The nation’s overall unemployment rate fell to a five-year low in October, but the jobs scene within the manufacturing sector wasn’t quite as upbeat.
The Labor Department said Friday that the unemployment rate dropped to 4.4 percent, as companies added 92,000 workers to their payrolls. The jobless rate is at lowest level since May of 2001, and job creation in August and September was also revised sharply higher.
The manufacturing sector lost 39,000 jobs last month, with plastics and rubber products accounting for 14,000 of those, primarily due to strikes in rubber products manufacturing. Motor vehicles and parts shrank by 15,000 jobs, and wood products lost 5,000 jobs.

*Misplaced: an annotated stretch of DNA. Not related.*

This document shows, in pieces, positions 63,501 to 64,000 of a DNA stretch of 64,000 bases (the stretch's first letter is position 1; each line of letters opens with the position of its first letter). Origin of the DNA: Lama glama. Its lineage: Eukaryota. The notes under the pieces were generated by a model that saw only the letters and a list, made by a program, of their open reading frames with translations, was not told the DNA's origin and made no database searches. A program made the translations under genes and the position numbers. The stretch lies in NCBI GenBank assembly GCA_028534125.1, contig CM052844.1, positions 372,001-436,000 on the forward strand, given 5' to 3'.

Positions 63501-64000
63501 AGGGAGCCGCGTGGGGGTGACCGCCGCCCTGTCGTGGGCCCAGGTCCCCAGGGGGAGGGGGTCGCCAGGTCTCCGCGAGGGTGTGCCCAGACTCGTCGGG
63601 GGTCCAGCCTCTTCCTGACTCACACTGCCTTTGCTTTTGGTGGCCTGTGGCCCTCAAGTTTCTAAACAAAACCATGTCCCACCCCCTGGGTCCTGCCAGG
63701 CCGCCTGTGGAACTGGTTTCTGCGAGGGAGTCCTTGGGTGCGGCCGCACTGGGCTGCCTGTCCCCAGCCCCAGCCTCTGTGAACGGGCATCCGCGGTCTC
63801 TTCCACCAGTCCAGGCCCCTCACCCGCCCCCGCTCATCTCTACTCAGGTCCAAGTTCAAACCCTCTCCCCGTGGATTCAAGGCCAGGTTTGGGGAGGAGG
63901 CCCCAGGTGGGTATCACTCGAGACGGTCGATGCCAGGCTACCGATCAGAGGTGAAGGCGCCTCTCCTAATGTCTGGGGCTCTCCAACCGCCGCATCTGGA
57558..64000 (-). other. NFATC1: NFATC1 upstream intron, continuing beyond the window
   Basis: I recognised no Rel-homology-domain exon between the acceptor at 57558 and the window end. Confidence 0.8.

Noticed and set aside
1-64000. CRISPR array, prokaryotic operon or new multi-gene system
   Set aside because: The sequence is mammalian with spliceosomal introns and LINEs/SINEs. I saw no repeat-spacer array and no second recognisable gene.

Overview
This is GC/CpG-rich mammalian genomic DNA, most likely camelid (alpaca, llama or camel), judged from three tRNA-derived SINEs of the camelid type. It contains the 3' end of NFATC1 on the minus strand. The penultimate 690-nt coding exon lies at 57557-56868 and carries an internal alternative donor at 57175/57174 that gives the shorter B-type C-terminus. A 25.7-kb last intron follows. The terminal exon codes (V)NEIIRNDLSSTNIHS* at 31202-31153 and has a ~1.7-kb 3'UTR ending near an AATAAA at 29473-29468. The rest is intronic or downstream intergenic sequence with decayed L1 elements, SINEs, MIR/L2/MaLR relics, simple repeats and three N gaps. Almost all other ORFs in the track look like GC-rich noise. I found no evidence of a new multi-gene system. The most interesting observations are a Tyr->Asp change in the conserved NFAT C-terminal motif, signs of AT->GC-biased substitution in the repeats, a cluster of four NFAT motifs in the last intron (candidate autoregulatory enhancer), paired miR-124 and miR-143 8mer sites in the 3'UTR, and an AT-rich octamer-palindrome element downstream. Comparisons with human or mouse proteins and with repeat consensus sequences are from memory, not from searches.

The report comes at a time when economic indicators in the U.S. are pointing to a slowing a economy, and the good news on the employment front is likely to quiet talk that the Federal Reserve might consider lowering interest rates in the near future. While that may not go over well within the manufacturing community, the underlying job growth suggests business in general remains strong.
In the goods-producing sector, mining employment grew by 5,000 in October. Over the last 12 months, mining has added 54,000 jobs. Construction lost 26,000 jobs in October as employment declines in residential specialty trade contractors more than offset gains in nonresidential specialty trades.
Since its most recent peak in February, employment in residential specialty trades has declined by 99,000, the Labor Department said.